Celebrated as the father of Op Art (Optical Art), the Hungarian-French artist Victor Vasarely (1906–1997) is internationally renowned for his colourful abstract patterns and playful Pop aesthetic. Stimulating the eye, his vibrant paintings, prints and sculptures produce the optical illusion of dynamic movement: they appear to pulse, shimmer and vibrate. This exhibition showcases Vasarely’s artistic production primarily from the 1960s and ’70s, at the peak of his popularity.
With a background in graphic design, Vasarely was deeply invested in making art that could easily reach the broadest possible audience. To this end, he created his Plastic Alphabet, an abstract language that comprises a series of geometrical shapes in varying colours. Vasarely’s easily reproducible language could be applied in countless configurations across multiple media—and was ambitiously intended for the entire world to share.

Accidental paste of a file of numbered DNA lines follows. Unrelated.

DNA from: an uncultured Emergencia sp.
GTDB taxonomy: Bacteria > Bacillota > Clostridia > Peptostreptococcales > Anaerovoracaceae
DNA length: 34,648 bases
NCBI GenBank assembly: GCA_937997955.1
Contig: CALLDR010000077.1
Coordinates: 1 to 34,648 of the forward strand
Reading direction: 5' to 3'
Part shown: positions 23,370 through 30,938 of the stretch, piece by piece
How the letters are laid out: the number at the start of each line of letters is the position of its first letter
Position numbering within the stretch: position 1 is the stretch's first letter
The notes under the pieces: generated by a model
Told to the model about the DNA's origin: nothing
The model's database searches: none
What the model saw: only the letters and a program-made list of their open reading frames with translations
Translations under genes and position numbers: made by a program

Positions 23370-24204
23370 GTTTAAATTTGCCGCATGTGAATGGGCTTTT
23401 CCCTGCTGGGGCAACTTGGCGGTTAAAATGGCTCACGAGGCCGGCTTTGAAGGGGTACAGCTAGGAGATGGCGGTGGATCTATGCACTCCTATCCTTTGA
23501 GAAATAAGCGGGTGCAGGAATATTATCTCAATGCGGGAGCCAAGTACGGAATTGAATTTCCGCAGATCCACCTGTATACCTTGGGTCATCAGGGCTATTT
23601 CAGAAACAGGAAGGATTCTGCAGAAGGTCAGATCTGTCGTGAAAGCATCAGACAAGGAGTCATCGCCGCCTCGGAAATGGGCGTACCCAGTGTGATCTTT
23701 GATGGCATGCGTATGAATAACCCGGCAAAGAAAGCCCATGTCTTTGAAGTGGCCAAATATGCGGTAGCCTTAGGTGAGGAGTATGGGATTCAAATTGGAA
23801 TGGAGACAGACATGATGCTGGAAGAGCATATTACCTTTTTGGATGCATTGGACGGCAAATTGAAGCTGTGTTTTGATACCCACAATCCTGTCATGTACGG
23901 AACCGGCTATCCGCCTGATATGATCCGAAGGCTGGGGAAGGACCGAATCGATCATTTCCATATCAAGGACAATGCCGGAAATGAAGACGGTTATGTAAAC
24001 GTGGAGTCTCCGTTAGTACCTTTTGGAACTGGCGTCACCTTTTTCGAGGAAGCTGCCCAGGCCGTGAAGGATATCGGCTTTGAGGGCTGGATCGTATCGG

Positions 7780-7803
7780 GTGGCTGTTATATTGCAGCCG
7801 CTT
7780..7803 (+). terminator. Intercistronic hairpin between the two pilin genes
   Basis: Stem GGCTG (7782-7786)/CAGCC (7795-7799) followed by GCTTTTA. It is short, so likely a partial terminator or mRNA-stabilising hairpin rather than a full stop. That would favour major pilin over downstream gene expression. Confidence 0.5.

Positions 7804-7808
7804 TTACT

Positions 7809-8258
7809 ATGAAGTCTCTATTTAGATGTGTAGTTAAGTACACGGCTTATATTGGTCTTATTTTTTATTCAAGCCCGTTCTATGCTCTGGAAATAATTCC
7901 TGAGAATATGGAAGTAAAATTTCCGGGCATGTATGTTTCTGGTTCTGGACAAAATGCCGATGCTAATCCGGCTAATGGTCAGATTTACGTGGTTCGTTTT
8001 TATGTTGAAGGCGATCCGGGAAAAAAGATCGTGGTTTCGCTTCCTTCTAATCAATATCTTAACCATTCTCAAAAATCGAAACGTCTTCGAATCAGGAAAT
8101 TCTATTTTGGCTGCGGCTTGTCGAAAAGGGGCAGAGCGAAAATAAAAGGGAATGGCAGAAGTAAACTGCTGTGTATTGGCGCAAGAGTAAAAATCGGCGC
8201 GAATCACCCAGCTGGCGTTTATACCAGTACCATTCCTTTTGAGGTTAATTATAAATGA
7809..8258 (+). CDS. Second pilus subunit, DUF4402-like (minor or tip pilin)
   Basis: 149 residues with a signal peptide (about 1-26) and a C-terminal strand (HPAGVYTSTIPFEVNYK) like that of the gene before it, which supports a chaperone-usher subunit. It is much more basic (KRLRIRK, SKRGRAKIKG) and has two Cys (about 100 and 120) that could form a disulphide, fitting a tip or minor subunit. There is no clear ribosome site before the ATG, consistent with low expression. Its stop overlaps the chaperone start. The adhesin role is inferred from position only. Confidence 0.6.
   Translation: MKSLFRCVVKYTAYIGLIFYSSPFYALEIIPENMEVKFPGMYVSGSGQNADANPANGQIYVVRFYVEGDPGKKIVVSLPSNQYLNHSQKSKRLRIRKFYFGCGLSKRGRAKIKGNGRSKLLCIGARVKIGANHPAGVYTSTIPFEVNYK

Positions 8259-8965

The utopian nature of Vasarely’s vision can be found in his desire to take art beyond the gallery, and to make it accessible to people in their homes as well as in the public domain. Merging artworks and commercially printed multiples, his abstract language is featured not only in his paintings, sculptures and architectural integrations but also reproduced on prints, posters, dishware and textiles. Vasarely’s interest in the democratization of art for all, his use of mass production and his embracing of interdisciplinarity continue to resonate with artistic practices today.
A large number of the paintings, sculptures, tapestries and multiples shown in this exhibition come from the Simonyi Collection in Seattle. Its generous loans provide a rare opportunity to consider the breadth of Vasarely’s art of the 1960s and ’70s. Victor Vasarely was conceived in collaboration with the Centre Pompidou, Musée National d’Art Moderne in Paris.
Organized by the Vancouver Art Gallery
David Calabrigo and Corinne Stavness
Patricia Charles Michael and Inna O'Brian